He played in anonymity, like almost every offensive lineman. But Jeffrey Immelt's fellow students at Dartmouth knew that he would find individual success, which he has as the CEO of General Electric.
At the turn of the century, General Electric CEO Jack Welch was preparing to choose his successor at GE. In the words of Business Week magazine, it was"the highest-prized succession race in corporate history."
There were three finalists, and two of them were former Ivy athletes. James McNerney won three letters pitching for the Yale baseball team. When he was passed over, he became Chairman and CEO of 3M. Jeffrey Immelt, Welch's choice as successor, was an offensive tackle who lettered twice on the Dartmouth football team.
If Welch had looked for for a successor on McNerney's and Immelt's respective teams, he would have found a wealth of talent. Among McNerney's teammates at Yale was Steve Greenberg, son of baseball great Hank Greenberg. Greenberg would help found what is now the ESPN Classic television network.
One of Immelt's football teammates was Nick Lowery, who would go on to an eighteen year NFL career, the longest of the 204 Ivy NFLers. A kicker, he set the NFL's career field goal percentage at 76.1% in 1984, and was only the second player in NFL history to score 1700 points (after George Blanda). Another was Jimmie Lee Solomon, who's currently an executive with major league baseball. Another teammate was Reggie Williams, who would go on to play in two Super Bowls, serve as a Cincinnati city councilman, and organize Disney's Wide World of Sports facility at Walt Disney World.
Growing up in the Cincinnati suburbs, Immelt played football at Finneytown High. At Dartmouth he joined a fraternity and became its president, later telling the Dartmouth Alumni Magazine "the basement of Phi Delt was probably the best preparation for the boardroom. I learned how to be really fast on my feet," he remembered. "It made you pretty adept at managing an unruly crowd, which is not a bad background for a CEO."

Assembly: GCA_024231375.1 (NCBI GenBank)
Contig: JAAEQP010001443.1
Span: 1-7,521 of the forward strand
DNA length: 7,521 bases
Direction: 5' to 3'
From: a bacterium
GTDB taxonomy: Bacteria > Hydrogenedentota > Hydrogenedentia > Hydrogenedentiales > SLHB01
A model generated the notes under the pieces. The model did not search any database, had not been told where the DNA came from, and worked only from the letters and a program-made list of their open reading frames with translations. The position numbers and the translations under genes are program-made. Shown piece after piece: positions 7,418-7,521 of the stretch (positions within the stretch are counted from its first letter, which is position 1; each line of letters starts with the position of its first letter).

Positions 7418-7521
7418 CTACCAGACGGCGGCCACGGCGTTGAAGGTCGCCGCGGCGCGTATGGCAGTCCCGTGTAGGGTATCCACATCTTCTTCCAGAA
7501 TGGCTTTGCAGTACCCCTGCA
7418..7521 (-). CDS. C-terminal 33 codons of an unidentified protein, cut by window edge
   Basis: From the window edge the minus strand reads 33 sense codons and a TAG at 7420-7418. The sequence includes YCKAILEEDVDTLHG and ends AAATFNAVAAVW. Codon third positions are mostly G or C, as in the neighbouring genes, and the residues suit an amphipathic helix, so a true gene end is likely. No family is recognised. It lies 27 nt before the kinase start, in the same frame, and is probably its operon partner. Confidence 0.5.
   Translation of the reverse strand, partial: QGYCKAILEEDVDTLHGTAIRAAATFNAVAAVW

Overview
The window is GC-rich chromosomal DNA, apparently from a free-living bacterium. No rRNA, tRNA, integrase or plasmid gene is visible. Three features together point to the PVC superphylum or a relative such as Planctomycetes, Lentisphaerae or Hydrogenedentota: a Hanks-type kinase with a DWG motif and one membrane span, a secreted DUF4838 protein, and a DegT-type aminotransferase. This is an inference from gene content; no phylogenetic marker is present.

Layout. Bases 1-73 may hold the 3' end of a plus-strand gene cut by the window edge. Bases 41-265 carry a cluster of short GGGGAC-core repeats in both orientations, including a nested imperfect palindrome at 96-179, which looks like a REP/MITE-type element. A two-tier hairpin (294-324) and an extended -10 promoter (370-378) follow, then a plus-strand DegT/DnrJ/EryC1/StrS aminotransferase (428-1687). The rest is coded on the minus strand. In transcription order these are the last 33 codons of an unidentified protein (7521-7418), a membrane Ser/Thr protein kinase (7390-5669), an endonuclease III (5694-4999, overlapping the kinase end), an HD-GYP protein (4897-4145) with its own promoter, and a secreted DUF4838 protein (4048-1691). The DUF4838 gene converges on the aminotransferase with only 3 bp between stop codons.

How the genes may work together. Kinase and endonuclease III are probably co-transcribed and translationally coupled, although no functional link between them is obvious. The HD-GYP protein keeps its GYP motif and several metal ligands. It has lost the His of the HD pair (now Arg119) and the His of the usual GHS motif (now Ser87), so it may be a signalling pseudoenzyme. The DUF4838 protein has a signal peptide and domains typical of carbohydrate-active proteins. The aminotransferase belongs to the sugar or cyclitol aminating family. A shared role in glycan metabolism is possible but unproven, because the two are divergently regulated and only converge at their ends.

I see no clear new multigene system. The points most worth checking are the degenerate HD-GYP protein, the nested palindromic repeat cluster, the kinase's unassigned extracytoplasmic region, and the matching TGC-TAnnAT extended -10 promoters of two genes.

Others saw signs of future leadership on the football field. A freshman team captain, Immelt organized a humorous coach of the week award. Former teammate Curt Oberg told Business Week that "when the rest of us were feeling our way through college, he was taking it to the next level."
He played on some pretty decent football teams as well. While they didn?t win any Ivy titles they came in third with identical 4-3 records in 1976 and 1977, and Immelt played alongside future NFL greats Williams and Lowery, as well as Gregg Robinson, who played for the New York Jets in 1978.
Earning degrees in math and economics in 1978 Immelt went back to Cincinnati and took a position with the hometown company Procter and Gamble, where he was officemates with future Microsoft CEO (and former Harvard football manager) Steve Ballmer. After two years he moved on to Harvard for an MBA, and after earning it in 1982 moved to General Electric, where his father had worked for 38 years.
His ascent up the GE corporate ladder was rapid. From an initial position in GE's corporate marketing department Immelt spent six years in sale and marketing for GE Plastics, and by 1989 was a vice president of consumer service in GE's Appliances division.
It's here that Immelt caught the eye of CEO Welch. He deftly handled the recall of a million refrigerators, exhorting workers from atop a forklift at GE's Louisville plant. Immelt had a misstep when he was promoted to lead GE Plastics. "I spent an extended period in [Jack Welch's] doghouse in 1994," he recalled to the Dartmouth Alumni Magazine. "He told me 'you had the worst year in the company last year, If you don't fix it, you're going to have to go.'" He apparently fixed it, because by 1997 he was named president and CEO of GE Medical Systems and tabbed as Welch's possible successor.
Taking the helm at GE on September 7, 2001, Immelt's leadership style has been characterized as moving away from Welch's style toward long-term growth based on idea generation and marketing.
One area where he has taken bold steps is with environmental issues. Immelt reversed Jack Welch's long-held opposition to the Hudson River cleanup necessitated by GE's decades-long dumping of polychlorinated biphenyls (PCBs) from electrical equipment factories, and launched an "Ecoimagination" campaign to reduce GE's environmental footprint and spur development of cleaner technologies. One wonders whether his winning Dartmouth football's Earl Hamilton Award in 1978, given to the player who best "displays friendliness, sense of humor, and appreciation of the outdoors," influenced his policies here.
"In my day I was a frequently serious student, a decent football player, and boy did I have fun," Immelt told a Dartmouth graduating class in 2004. With his Dartmouth football trophies said to be on display in his GE office, it's safe to assume his football experiences are present in his thoughts as he leads General Electric.
— Stephen Eschenbach